An Article About Not Writing Articles

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The amount of free time I’ve had over the past three weeks is abnormally huge because of the coinciding of the quarantine and my Easter term break. Going into the holiday, I had tons of things I thought I could do now that I had all the time in the world. I was going to learn some music theory, do some drawing, write some articles of course, and above all I had planned to learn to play shogi (a game similar to chess). Now that the break is nearing its end I can look back and officially say that I have utterly failed at achieving those things.

To be fair, I did start and complete a line drawing that I’m quite proud of. It’s not original – I used a reference, but hey, it’s a start. Now the only problem is my unwillingness to progress past that all-too-familiar starting point. There seems to be a huge disconnect between what I think would be cool to do and what I actually want to do in practice.

Maybe this problem comes from a lack of a passion, per se. I have multiple things you could call hobbies, but none that I’m particularly passionate about, none that I could ever consider devoting my life to, for example. I don’t think that that is at all uncommon among real people, but I’ve always respected and idolised those who can work at something ad infinitum until they can make a viable career out of it.

There may be some bias present there, however. The examples of these people that I stumble across are usually the few who are pursuing something cool and unique. After all, boring stories don’t survive in the internet age, but I digress.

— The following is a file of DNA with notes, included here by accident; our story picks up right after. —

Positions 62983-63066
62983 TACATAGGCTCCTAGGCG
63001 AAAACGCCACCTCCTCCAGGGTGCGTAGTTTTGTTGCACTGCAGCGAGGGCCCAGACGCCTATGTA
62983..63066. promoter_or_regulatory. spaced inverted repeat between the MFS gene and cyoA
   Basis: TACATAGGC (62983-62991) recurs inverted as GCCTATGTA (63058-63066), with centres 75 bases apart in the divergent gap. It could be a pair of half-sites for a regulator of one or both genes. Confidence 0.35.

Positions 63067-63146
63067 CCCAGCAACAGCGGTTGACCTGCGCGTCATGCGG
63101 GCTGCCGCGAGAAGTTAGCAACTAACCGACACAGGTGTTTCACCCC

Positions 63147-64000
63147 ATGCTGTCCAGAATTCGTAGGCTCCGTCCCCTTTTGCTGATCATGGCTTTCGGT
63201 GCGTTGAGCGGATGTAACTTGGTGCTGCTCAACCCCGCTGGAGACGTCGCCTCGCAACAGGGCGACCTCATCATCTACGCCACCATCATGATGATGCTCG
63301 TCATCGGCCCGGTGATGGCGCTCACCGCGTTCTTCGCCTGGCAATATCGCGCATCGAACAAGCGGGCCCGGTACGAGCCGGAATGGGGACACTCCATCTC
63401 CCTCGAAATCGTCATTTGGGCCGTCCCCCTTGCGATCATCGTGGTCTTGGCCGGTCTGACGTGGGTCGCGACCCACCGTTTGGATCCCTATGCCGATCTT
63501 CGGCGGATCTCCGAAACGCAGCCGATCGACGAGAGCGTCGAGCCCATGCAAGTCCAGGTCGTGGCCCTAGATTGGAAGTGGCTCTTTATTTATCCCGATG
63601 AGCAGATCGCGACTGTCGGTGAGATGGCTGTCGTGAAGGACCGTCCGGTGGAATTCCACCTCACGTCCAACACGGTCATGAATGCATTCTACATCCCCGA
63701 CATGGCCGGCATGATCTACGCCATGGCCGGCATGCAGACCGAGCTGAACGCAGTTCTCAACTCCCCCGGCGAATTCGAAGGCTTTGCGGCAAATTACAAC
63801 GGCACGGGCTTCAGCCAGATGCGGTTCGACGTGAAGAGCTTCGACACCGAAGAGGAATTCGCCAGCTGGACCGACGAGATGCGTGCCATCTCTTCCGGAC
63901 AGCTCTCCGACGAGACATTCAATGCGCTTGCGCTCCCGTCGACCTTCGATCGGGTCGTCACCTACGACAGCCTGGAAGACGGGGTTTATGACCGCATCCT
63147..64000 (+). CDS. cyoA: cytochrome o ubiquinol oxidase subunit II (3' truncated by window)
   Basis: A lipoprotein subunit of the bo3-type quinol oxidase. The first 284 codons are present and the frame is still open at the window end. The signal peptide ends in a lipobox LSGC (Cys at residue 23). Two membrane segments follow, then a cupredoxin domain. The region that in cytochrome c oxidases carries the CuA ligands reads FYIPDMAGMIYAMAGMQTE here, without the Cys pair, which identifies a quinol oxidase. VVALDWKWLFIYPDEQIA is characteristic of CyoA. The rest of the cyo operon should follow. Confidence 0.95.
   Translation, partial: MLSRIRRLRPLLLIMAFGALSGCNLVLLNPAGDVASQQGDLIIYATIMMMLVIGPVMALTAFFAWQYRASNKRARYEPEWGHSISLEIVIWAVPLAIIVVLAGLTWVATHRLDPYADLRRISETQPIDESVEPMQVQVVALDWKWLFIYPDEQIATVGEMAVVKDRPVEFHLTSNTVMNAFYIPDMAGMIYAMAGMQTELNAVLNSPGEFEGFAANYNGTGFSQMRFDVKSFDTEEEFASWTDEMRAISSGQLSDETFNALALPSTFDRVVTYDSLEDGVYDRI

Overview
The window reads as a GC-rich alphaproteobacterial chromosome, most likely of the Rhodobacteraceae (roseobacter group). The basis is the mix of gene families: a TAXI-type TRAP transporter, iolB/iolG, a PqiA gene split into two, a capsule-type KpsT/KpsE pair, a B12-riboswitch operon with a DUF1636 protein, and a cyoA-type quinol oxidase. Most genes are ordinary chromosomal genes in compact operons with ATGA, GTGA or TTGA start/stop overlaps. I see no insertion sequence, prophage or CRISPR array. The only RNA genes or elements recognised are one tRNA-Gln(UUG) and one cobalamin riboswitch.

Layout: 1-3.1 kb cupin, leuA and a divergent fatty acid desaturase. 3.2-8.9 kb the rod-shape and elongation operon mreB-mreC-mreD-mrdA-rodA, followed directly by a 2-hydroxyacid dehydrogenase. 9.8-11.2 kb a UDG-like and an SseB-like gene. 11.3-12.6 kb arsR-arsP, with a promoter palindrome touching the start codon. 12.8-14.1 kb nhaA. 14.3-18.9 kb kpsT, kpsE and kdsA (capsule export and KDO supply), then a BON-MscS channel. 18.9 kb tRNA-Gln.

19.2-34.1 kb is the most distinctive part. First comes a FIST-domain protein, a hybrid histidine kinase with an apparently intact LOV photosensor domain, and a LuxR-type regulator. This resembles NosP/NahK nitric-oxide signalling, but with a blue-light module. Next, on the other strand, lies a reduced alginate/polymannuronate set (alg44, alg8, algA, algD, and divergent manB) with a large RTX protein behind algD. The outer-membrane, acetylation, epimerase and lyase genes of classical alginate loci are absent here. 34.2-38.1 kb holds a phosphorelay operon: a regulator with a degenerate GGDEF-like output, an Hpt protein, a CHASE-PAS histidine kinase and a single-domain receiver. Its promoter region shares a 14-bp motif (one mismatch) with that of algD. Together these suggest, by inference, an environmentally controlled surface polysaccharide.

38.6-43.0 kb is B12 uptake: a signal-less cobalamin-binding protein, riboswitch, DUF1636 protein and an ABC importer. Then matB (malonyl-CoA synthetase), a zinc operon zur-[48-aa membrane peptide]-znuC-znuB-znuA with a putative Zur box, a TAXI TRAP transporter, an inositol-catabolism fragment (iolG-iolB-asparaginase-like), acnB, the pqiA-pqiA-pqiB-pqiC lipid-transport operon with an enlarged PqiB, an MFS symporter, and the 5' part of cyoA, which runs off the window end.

The message that you should do what you want and follow your dreams is reciprocated everywhere. Various corporations have desperately been using advertisements to try and make us believe that they support this form of individuality for years, but even more importantly in my case, most media is full of this theme, or at least characters who represent said theme, and these characters are often very much ennobled—for good reason, in my opinion. If I think about my favourite characters, a sizeable portion have strong convictions, lofty goals, and of course, unwavering determination.

One notable slight exception is a favourite film of mine, Whiplash, which still ultimately posits that following your dreams is worth it, but it doesn’t in the slightest stray from the possibility that doing so might be absolutely dreadful.

Chalking it up to a lack of a dream to follow could very well be completely wrong though. Perhaps I’m just feeling the quarantine blues. After all, now that I think about it, table tennis is one of the closest things I have to a passion at the moment, but there’s no way I’m playing table tennis now. Even if the quarantine does end, by the time we get to summer break it’ll still be a lot more difficult to find a table to play on as compared to the incredible convenience of having a few tables (sometimes) available at school, the place that I am legally obliged to frequent the most out of anywhere outside my front door.